Arms Twill Beadwork

Technique

Twill beadwork, also commonly known as peyote beadwork, is a style of beadwork in which beads are laced together into a two-dimensional sheet. This sheet can be left flat or shaped, such as into a tube.

Twill beadwork is sometimes mistaken for woven beadwork, but it differs in distinct ways. While woven beadwork aligns the beads in horizontal and vertical rows, twill beadwork arranges the beads in an offset pattern, like bricks. Because of the strong diagonal 'grain' lines formed in twill beadwork (hence its name) the resulting 'fabric' is much more flexible. Additionally, woven beadwork is formed by attaching the beads to warp threads held on a loom. In contrast, twill beadwork is formed only with a single needle and thread, held in your hands. This difference makes twill beadwork more easily portable. Also, it results in a piece of beadwork that has less thread. This has the dual advantage of fewer thread ends to tie off, and less visible thread in the finished piece.

Woven Beadwork
Woven
Twill Beadwork
Twill

Historic Examples

While it is commonly known that twill/peyote beadwork was practiced by Native Americans, it has also been practiced by different cultures throughout history. I have collected several examples. Click on the thumbnails to view the images at full size in a new window.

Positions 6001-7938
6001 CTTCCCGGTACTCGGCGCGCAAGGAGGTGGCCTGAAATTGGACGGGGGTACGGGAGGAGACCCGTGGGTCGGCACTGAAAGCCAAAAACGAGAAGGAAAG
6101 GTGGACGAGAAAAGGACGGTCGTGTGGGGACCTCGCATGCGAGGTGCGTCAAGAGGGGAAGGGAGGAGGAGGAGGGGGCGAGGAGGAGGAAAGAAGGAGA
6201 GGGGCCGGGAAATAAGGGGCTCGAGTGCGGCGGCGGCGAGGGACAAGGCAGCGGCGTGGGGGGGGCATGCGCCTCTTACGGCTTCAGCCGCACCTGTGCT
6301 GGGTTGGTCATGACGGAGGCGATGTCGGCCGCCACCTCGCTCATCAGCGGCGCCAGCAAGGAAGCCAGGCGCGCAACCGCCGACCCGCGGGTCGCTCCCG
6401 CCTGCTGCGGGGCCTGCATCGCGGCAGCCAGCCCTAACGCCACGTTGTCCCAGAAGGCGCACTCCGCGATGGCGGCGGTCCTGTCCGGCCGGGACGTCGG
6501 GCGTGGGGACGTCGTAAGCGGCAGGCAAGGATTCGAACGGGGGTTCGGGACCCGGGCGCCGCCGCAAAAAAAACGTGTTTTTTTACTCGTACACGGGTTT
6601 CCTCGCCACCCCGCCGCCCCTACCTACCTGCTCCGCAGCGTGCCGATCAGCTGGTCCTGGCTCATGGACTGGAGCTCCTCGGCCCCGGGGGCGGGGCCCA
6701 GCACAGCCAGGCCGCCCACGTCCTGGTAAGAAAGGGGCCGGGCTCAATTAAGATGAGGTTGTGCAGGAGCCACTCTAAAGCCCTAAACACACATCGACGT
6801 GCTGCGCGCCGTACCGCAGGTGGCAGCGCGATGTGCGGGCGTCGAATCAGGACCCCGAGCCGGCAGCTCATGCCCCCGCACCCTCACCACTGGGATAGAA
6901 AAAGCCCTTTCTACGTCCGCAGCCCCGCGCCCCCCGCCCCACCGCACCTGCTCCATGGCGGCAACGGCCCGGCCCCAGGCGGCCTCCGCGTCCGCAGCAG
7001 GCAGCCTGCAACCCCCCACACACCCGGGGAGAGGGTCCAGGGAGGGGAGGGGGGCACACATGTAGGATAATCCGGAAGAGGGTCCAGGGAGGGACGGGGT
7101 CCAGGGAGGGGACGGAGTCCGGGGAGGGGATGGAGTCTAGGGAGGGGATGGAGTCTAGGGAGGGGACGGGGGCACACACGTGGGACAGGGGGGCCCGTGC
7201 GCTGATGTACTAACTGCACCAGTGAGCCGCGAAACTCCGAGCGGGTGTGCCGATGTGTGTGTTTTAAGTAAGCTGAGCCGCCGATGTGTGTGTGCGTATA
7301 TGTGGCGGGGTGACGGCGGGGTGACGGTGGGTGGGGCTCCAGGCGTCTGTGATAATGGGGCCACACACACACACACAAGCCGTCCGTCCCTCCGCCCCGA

Scarab Egyptian Winged Scarab beadwork
British Museum, London
The History of Beads: From 30,000 B.C. to the Present - Lois Sherr Dubin
page 42, plate 26
Bib Peruvian Bib
A.D. 1000-1470
American Museum of Natural History, New York
The History of Beads: From 30,000 B.C. to the Present - Lois Sherr Dubin
page 257, plate 266
Beauty Fashionable Beauty (Detail: St. Dorothy)
c. 1500
Master of the Rottal Epitaph
Old Gallery of the Landesmuseum Joanneum, Graz
1995 Medieval Woman calendar - Workman Publishing
January plate
Flowers Beadwork Flowers for a Basket
second half of the 17th Century
Catalogue of English Domestic Embroidery - John L. Nevinson
plate 72



© 1999–2000 Jessica I. Clark
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